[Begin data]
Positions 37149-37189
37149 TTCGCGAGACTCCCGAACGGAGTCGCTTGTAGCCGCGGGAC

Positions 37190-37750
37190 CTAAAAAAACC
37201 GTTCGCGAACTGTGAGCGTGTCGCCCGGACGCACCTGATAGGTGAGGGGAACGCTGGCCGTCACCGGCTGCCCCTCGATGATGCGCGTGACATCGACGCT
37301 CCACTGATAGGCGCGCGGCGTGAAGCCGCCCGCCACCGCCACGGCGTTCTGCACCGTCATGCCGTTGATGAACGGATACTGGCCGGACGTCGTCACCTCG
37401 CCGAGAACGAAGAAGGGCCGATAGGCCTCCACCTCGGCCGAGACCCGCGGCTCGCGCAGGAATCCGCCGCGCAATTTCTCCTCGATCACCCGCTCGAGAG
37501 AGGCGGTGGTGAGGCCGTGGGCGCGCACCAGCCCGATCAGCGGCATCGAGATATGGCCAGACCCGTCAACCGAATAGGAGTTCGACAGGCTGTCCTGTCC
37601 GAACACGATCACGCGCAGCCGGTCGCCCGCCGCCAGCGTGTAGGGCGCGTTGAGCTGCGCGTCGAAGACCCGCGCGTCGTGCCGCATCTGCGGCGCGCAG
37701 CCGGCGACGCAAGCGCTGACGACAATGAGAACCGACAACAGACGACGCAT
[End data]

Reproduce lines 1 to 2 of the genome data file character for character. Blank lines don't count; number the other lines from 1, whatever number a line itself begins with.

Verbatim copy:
Positions 37149-37189
37149 TTCGCGAGACTCCCGAACGGAGTCGCTTGTAGCCGCGGGAC